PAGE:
Darius Fulghum Trades In The Stethoscope For Boxing Gloves To TKO His Dreams

The US Olympic hopeful wants "all of the smoke" in the ring

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This summer was supposed to be an epic one for the ages as the world to witnessed the next generation of world-class athletes representing their home country at the 2020 Olympics in Tokyo, Japan. Unfortunately, COVID-19 had other plans as everything was forced to be shut down or rescheduled to next year. But this didn't stop one ambitious fighter who is on the prowl to show why he is the next one up to put his name amongst the greats in boxing. Get familiar with Darius Fulghum.

Darius is not your typical fighter.  The Texas native has a heart full of gold and ambition as strong as a tidal wave while letting his hands do all of the talking... and healing. Before he decided to take boxing seriously, Fulgham received a Nursing degree at an HBCU known as Prairie View A&M University. With his background as a talented high school wrestler, Fulgham decided to try his hand at boxing and it's paid off in a major way.

In December, Darius made history by becoming the second boxer ever to finish first in the US Olympic Trials despite starting the tournament as the #8 seed. The sky's the limit for Fulgham as he gained confidence knowing he can do the impossible — bring home the gold medal to the United States after a 32-year drought in the heavyweight division.

Associate Editor Omari White spoke with Darius about his journey to becoming the next heavyweight prizefighter. As COVID-19 stopped everyone's plans of the pursuit of greatness, Fulghum has ways around to go the distance and take it one round at a time en route to rewriting history.

Omari: I know you were preparing for the Olympics. You planning to fight for gold in the heavyweight division but COVID stopped everything. Can you give me a breakdown of how you're feeling and how you're staying focused towards accomplishing that feat?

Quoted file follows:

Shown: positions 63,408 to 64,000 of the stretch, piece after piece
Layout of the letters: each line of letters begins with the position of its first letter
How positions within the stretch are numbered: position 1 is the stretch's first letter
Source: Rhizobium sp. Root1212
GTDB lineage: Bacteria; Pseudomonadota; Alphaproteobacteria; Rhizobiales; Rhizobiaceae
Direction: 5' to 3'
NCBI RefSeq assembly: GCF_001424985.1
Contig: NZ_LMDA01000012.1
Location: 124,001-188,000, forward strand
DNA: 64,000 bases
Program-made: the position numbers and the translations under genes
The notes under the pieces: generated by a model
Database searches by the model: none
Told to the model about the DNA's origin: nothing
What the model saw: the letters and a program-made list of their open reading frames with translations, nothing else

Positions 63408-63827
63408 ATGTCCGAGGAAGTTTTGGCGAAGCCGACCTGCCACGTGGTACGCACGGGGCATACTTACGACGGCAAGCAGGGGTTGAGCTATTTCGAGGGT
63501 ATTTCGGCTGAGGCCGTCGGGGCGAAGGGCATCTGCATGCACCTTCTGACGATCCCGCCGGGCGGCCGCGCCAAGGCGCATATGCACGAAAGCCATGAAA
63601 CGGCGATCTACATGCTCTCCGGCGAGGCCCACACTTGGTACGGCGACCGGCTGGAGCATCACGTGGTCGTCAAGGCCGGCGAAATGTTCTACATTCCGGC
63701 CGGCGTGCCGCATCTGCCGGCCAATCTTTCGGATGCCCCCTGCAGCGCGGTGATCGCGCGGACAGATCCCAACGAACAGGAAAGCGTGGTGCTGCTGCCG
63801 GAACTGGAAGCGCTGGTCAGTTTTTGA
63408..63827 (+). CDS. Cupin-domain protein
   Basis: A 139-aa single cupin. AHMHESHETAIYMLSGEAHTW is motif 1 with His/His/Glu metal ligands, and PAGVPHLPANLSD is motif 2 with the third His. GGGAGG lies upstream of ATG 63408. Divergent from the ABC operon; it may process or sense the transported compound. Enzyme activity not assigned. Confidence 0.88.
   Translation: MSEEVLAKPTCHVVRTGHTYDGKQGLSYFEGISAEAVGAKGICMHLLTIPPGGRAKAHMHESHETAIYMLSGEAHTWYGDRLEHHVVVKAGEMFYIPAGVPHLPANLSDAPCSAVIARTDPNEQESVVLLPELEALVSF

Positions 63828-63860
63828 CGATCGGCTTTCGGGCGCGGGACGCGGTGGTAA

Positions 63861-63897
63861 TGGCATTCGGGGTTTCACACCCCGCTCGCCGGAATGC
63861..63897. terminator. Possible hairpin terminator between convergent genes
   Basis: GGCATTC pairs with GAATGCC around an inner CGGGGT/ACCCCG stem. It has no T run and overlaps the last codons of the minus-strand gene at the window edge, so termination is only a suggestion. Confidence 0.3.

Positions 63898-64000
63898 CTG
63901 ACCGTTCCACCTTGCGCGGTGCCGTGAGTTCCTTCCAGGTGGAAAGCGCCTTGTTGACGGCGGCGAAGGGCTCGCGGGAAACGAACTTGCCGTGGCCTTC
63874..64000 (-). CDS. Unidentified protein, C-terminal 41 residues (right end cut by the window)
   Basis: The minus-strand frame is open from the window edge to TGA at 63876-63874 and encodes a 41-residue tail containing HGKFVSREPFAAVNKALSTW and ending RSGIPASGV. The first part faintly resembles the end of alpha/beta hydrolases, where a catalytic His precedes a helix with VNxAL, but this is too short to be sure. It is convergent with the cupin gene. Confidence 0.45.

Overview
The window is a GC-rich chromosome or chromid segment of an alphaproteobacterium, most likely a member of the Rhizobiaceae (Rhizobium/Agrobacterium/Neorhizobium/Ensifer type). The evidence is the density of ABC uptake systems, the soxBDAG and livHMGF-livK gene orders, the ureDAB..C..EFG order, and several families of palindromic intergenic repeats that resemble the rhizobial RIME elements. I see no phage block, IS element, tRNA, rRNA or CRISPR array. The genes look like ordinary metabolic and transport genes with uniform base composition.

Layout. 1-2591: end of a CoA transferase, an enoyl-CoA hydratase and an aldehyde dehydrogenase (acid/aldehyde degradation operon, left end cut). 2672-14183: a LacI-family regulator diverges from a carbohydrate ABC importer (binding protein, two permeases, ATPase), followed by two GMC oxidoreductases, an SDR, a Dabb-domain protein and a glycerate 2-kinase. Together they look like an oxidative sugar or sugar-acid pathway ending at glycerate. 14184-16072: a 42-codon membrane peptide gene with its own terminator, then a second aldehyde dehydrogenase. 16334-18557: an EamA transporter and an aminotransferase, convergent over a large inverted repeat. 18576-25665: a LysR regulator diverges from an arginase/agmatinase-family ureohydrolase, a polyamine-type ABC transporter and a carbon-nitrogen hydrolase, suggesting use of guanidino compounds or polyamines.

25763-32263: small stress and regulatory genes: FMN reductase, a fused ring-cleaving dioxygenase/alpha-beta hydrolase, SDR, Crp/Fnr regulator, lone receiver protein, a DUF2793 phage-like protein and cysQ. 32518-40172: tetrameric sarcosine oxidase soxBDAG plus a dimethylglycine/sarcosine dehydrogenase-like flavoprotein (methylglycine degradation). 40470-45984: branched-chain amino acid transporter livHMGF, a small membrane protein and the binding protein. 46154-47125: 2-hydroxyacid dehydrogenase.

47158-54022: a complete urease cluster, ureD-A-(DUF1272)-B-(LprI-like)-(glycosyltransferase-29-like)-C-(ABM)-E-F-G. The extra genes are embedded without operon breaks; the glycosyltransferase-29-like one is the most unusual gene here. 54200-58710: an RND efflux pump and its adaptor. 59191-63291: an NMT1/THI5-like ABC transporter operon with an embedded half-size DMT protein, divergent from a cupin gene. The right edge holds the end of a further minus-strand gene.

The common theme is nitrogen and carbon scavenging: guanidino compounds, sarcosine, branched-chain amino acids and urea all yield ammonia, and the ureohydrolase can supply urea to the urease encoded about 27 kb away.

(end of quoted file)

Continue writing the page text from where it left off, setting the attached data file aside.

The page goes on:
Darius: Well, a lot has changed since it happened but it's just devastating. I should be in Tokyo right now, you know, and that's one of those things that kind of hits you. It's like, damn, it's just one more year, a lot, a lot of change since I first got the news. It's kind of been a whole process. Things keep changing. We keep hearing different things. "Oh, this is going to happen, then this going to happen." So then there were at least a lot of disappointment, but ultimately, Tokyo is still the plan for next year, and I'm aiming to be there around that same time. At least, that gave us a new goal to look forward to. You know, it kind of puts something back on our mind, especially when you don't have anything looking forward to like training at some point seems meaningless but eventually got to find the purpose. Once you find your purpose, you know, everything is back to normal. So when the news first hit completely devastated, bro, you know, but they would all bounce back and now we kind of get back into the groove of things. So we're starting to get it started to pick back up though.

Omari: I noticed that you got your degree, your Nursing degree at Prairie View A&M University. I want to ask you like has COVID-19 opened your eyes to the importance of having a degree?  If you decided you want to, you know, go back to get your master's right now, would you mind being out there to fight the spread or you still want to continue to focus on your career en route to becoming a world champion fighter?

Darius: Man, there were so many opportunities that I want to present it in nursing. But I have my obligations in boxing that I have right now. And this is my dream bro. So this is something that I put boxing on the side, to focus on nursing, to get my degree to finish school. And so now I finished, I put all my eggs in the basket. I'm all in on boxing. This is my passion. That's what I love doing. You know, I get to have fun training with all these great teammates. I get to travel across the country, across the world, right? This is a once in a lifetime opportunity. I can't pass up. You know? So, um, there's something I have to do now. And of course, you know, I still have friends that are nursing and there's a lot of opportunities in nursing that can open for me. But it's just something I gotta do, you know, this is my love.

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